By Jensen, Randy on September 30, 2020.
Lethbridge College’s Indigenous Services team is hosting two important online events this week. Today, the college will host its annual Orange Shirt Day ceremony, while on Friday, it will recognize the Sisters in Spirit event. Both events will begin at 10 a.m.
Orange Shirt Day honours the resilience and culture of Indigenous peoples in Canada while acknowledging the legacy of residential schools. The ceremony focuses on the concept that Every Child Matters, with participants being asked to reflect on what Every Child Matters means to them. The college’s Orange Shirt Day begins at 10 a.m. today and coincides with the national recognition of the event. The online ceremony includes a prayer, testimonials, speeches and a video presentation.
“These events are about education, for our students, our employees and our community,” says Shanda Webber, manager of Indigenous Services, in a news release. “To move forward, we need to understand the true history of Indigenous peoples in our country – both the historical implications of residential schools and the ongoing threat towards Missing and Murdered Indigenous Women, Girls and Two-Spirited people. Starting an open and honest conversation is one of the first steps towards reconciliation and a brighter, stronger and safer future for Indigenous children and future generations to come.”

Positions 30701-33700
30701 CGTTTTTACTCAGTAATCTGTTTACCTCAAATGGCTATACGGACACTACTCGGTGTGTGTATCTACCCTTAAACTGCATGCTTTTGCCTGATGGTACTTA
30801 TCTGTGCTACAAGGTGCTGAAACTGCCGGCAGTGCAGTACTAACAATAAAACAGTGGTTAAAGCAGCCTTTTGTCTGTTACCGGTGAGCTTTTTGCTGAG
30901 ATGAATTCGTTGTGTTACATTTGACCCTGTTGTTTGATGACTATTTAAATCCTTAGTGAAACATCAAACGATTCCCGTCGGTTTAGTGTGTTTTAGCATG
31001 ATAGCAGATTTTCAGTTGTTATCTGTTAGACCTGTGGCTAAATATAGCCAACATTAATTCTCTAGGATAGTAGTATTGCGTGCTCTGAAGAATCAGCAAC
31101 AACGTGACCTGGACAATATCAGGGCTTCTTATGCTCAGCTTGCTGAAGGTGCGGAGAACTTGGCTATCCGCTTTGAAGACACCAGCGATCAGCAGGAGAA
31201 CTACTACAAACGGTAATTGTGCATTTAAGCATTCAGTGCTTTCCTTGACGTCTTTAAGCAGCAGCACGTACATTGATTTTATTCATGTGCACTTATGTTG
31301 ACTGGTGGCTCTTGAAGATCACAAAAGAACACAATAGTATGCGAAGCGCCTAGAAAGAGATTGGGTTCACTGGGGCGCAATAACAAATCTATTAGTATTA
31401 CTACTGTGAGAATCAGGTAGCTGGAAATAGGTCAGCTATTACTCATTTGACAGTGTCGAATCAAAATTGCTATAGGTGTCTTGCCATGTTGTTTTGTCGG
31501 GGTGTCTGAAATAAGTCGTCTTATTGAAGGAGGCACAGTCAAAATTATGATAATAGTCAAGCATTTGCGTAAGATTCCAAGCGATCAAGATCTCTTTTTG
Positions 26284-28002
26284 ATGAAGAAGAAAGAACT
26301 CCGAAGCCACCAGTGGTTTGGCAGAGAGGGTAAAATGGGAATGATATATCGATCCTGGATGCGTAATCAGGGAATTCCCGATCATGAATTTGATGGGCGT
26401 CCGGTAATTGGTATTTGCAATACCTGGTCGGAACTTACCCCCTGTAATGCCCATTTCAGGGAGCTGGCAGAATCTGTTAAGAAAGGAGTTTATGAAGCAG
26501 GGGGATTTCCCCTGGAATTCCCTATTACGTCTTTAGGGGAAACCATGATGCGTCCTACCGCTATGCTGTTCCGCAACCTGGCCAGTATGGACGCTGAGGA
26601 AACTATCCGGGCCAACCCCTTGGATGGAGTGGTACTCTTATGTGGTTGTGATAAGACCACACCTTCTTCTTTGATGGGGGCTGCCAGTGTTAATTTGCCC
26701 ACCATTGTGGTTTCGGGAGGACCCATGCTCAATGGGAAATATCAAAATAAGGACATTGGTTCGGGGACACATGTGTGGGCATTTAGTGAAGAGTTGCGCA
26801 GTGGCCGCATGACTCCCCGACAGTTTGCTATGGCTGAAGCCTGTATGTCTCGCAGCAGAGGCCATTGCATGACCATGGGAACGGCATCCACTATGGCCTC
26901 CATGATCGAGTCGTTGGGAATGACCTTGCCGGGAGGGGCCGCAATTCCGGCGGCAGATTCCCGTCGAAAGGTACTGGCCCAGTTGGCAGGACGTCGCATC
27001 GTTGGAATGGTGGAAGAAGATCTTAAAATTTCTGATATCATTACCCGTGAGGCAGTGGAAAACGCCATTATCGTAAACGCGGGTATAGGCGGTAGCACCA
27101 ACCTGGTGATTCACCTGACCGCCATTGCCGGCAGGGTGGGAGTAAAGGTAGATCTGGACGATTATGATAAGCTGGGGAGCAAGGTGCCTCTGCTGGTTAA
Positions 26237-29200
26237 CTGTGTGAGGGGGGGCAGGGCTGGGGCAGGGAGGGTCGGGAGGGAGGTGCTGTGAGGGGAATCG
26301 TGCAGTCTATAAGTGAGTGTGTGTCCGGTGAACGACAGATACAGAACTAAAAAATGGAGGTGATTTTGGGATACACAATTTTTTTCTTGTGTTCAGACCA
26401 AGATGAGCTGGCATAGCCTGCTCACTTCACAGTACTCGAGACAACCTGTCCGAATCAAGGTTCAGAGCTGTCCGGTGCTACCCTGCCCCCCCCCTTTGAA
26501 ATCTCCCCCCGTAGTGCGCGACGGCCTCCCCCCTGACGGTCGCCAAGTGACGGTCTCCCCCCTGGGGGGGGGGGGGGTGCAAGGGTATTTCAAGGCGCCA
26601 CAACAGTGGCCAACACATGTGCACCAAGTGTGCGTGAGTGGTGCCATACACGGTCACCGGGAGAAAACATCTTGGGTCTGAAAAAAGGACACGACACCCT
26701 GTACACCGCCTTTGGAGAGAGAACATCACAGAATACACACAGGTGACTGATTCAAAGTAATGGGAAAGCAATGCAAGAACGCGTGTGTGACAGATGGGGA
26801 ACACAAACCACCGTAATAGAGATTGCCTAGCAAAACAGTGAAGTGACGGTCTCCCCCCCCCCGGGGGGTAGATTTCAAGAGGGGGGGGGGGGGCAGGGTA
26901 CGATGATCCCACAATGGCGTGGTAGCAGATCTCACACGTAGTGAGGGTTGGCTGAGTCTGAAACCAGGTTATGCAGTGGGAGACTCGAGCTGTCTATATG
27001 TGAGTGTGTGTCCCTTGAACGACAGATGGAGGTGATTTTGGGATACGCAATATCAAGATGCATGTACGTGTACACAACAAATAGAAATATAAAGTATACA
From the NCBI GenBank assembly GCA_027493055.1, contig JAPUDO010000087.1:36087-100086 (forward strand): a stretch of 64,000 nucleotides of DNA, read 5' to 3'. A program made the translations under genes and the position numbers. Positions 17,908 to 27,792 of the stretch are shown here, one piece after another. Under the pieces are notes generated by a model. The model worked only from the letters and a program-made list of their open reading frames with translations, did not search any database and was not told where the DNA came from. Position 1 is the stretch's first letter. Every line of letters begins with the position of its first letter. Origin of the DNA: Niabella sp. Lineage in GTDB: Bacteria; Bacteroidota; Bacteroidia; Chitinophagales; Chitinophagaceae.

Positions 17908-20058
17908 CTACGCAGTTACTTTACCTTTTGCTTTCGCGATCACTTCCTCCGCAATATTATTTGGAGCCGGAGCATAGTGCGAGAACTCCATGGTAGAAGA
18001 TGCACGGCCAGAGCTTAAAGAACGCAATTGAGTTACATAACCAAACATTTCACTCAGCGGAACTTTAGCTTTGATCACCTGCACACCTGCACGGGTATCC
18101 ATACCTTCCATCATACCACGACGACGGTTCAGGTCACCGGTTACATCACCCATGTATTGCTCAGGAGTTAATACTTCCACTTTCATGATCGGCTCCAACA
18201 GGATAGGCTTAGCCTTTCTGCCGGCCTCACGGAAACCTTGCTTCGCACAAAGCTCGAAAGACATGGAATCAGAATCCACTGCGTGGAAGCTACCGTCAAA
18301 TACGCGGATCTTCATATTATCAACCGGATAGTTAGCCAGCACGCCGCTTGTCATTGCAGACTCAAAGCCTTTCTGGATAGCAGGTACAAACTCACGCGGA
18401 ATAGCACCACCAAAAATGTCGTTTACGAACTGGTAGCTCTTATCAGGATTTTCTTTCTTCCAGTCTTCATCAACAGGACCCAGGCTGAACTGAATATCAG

On Friday, the college will host Sisters in Spirit, which honours the memory of the more than 1,200 Missing and Murdered Indigenous Women, Girls and Two-Spirited (MMIWG2S) in Canada. The college’s event supports the national Sisters in Spirit campaign, which includes vigils and events across Canada each October. Amnesty International – Lethbridge organizes the local event, in collaboration with local and surrounding Indigenous community partners. Lethbridge College’s program, which begins at 10 a.m. on Friday, is student-led to serve as a way for students to bring awareness and address the issue of violence against Indigenous women, girls and two-spirited people.
Selena Medicine Shield, a Child and Youth Care student, will present a poster she designed promoting MMIWG2S awareness. Medicine Shield’s poster was chosen for a national honour earlier this year when she attended the CICan (Colleges and Institutes Canada) on the Hill and Student Showcase in Ottawa in February. Her sister, Kerri-Ann Medicine Shield, will then introduce a screening of “Spirit of the Bluebird,” a short film inspired by the murder of Kerri-Ann and Selena’s grandmother, Gloria Black Plume, a member of the Blackfoot Nation in Calgary, in 1999.
“It’s about creating and establishing awareness about these issues not only for Indigenous peoples but for the greater community,” says Lowell Yellowhorn, Indigenous Student Support and Experience co-ordinator. “Our students need to be aware of these issues in Canada, so they can prepare themselves as they enter in roles that may be involved with this sector in their future career. We need to think long term and think about the community we would like to see in 20 years.”